Colic is a painful stomach condition. Babies between the age of three and six months usually suffer from this condition. It is characterised by pain in the abdomen as a result of complete or partial blockage of one of the hollow tubes - intestines, ureters and bile ducts. The muscles lining the tube contract in order to expel the contents but cannot, and the resulting tension produces the pain. Typically, colic occurs between the six O'clock and ten O'clock evening feeds.
The main symptoms of colic in infants is a sharp stabbing pain in the stomach which makes the child cry uncontrollably. The feet became cold and pain occurs in paroxysms marked by a loud, violent cry with drawing up of the legs. The paroxysms are relieved by the expulsion of gas.
The exact cause of infantile colic is not known. One of the most important causes of this disease is the faulty feeding habit of the infant, on the part of the mother. It may result from inferior quality of the milk, or overfeeding the infant or more often, both. As most babies of this age are on a milk diet, the most obvious reasons can be that they are being bottle-fed and the milk does not agree with them. The child may also be allergic to cow's milk.
Another important cause of colic is the swallowing of too much air by the baby. There may be a large hole in the bottle teat which may cause gulps of air to be swallowed with the milk. This may distend the stomach and interfere with the normal digestion. Colic may also be caused by too small a hole in the bottle teat. This makes the child suck hard, which may increase the amount of swallowed air. It also makes child suck hard, which may increase the amount of swallowed air. It also makes the child tired before his hunger gets satisfied.
Breast fed babies are less likely to be affected with colic.
They may, however, suffer from this ailment in the evening if they feel hungry. Milk secretion can be low towards the end of the day, and perhaps a supplementary feed may be needed temporarily to prevent colic. Treatment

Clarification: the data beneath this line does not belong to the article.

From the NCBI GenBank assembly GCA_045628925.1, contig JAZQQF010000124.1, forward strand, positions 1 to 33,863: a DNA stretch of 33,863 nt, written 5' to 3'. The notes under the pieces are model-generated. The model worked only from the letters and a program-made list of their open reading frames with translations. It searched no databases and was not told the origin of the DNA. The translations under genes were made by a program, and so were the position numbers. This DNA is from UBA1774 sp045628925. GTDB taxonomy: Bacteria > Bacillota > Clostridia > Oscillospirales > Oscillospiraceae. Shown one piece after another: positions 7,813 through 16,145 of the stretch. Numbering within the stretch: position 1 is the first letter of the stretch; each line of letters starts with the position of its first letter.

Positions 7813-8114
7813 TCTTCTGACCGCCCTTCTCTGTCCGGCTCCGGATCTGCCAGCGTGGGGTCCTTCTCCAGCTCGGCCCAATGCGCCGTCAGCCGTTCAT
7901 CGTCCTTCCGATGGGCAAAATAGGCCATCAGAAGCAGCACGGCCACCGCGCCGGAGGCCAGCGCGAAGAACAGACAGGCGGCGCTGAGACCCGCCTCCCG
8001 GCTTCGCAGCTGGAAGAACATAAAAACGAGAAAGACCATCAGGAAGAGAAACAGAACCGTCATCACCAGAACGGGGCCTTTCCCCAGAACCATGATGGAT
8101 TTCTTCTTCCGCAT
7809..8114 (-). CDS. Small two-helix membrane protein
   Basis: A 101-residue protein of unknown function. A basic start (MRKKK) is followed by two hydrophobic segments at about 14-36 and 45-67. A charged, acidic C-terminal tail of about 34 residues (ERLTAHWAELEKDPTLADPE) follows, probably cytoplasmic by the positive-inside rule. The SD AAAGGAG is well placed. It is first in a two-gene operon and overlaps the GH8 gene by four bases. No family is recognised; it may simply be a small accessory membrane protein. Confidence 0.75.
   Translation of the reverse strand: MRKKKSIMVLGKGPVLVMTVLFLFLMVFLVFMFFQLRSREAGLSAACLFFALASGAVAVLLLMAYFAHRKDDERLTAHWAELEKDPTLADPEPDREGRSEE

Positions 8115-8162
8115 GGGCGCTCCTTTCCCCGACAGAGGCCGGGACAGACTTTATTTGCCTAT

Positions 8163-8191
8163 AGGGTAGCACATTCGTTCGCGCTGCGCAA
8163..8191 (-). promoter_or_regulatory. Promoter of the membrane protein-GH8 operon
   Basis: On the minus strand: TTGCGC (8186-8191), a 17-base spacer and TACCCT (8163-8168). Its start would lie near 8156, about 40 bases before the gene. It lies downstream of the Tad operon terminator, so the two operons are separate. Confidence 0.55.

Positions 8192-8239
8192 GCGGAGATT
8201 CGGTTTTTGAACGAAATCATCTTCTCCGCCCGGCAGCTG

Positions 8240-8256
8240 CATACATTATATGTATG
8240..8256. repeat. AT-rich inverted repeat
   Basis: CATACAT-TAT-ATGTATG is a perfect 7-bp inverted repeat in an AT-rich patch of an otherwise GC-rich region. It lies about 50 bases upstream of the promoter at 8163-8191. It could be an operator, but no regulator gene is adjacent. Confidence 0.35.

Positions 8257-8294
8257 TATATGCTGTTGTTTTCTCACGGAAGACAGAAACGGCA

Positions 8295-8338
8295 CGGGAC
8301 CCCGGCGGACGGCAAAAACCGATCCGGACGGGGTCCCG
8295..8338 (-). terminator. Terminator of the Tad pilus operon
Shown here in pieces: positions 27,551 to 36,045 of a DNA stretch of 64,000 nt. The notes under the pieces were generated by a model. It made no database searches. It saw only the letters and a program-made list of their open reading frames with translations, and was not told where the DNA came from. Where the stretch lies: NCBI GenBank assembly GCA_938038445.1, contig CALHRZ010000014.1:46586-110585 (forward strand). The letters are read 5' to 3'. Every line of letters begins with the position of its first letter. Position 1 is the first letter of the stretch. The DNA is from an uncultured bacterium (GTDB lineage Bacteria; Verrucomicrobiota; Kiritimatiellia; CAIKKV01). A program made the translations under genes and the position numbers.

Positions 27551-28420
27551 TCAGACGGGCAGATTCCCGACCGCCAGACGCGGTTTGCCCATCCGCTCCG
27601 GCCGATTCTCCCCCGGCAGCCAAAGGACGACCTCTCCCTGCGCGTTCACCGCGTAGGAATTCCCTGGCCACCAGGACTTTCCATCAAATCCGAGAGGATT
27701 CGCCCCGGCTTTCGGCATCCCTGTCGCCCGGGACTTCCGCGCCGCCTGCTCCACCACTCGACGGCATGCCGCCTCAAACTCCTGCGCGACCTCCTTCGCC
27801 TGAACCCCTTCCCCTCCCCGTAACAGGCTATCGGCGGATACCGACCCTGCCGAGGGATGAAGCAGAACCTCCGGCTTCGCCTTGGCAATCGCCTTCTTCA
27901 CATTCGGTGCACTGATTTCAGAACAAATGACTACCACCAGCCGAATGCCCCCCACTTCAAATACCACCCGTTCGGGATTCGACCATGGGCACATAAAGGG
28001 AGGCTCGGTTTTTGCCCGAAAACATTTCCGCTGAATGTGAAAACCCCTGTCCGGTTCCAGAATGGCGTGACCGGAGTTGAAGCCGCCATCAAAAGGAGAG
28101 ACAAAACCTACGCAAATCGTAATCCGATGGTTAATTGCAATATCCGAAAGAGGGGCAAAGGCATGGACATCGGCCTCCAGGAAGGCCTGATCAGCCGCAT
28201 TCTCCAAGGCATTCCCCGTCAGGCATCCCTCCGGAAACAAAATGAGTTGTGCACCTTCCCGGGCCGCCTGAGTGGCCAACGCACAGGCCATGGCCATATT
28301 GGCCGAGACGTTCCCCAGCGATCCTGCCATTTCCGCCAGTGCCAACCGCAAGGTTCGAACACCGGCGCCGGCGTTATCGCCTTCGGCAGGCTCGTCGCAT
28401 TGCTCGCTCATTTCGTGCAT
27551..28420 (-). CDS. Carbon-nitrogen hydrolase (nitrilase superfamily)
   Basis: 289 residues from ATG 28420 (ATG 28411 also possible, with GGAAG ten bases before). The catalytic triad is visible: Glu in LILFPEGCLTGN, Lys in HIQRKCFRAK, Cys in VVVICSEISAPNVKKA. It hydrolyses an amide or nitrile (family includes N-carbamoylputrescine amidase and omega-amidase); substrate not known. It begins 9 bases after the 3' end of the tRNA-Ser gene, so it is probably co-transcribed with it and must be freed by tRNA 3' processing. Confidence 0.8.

The baby should be given a little tepid water to sip. A small warm-water enema should be given to cleanse the bowels, if possible. This will be most effective in overcoming the problem. Feeding should not be resumed until all signs of colic have disappeared.
The mother should, in addition, look very carefully at her own diet, and regulate it according to the dietary restrictions for adults. The emphasis should be on natural foods, specially whole grain cereals, fresh fruits and raw vegetables. She should also avoid overfeeding of the chld in future. Four-hourly feeds and, if possible no night feeding, should be the rule.
Sometimes, the milk of the mother is affected from a psychological cause, such as bad temper, worry and great excitement. The baby should never be fed when the mother is in such a state. The home atmosphere should be kept quiet and calm, for all babies react to nervous tension and stress.
In case of bottle-feed babies, it should be ensured that the nipple is clean and that the hold is neither too large, nor too small. If the colic is caused by swallowing of the air, it can not be expelled while the baby is lying flat. He should therefore be held in vertical position and the swallowed air is likely to come up fairly quickly and this may relieve the pain. When the problem becomes severe, two firm pillows should be placed be beneath the mattress at the head end so that the mattress will be steep enough to raise the baby's head well above the level of his feet, but so not so steep that he slids down. Application of head to the abdomen in the form of a small towel wrung out of hot water and squeezed will also help recovery.
A mild tea made from the herb chamomile (babunah) is regarded as a gentle and effectie home remedy for infantile colic.
This tea should be prepared by infusing one teaspoon of the herb in a cup of boiling water. It should then be strained through a filter and sweetened with a little honey. It should be gien to the infant in one teaspoon dose.
A liquid prepared from fennel seeds (saunf) is considered beneficial in the treatment of colic suffered by older babies. This liquid is prepared by boiling one-fourth tea spoon of fennel in a little milk for five minutes and then strained.
An infusion of a carway seeds (siya jeera) is another effective remedy for colic in older infants. A tablespoon of these seeds should be infused in a cup of boiling water. It should be allowed to stand for 20 minutes, and then strained through a filter. One teaspoon of this infusion should be given to the child from time to time till the pain subsides.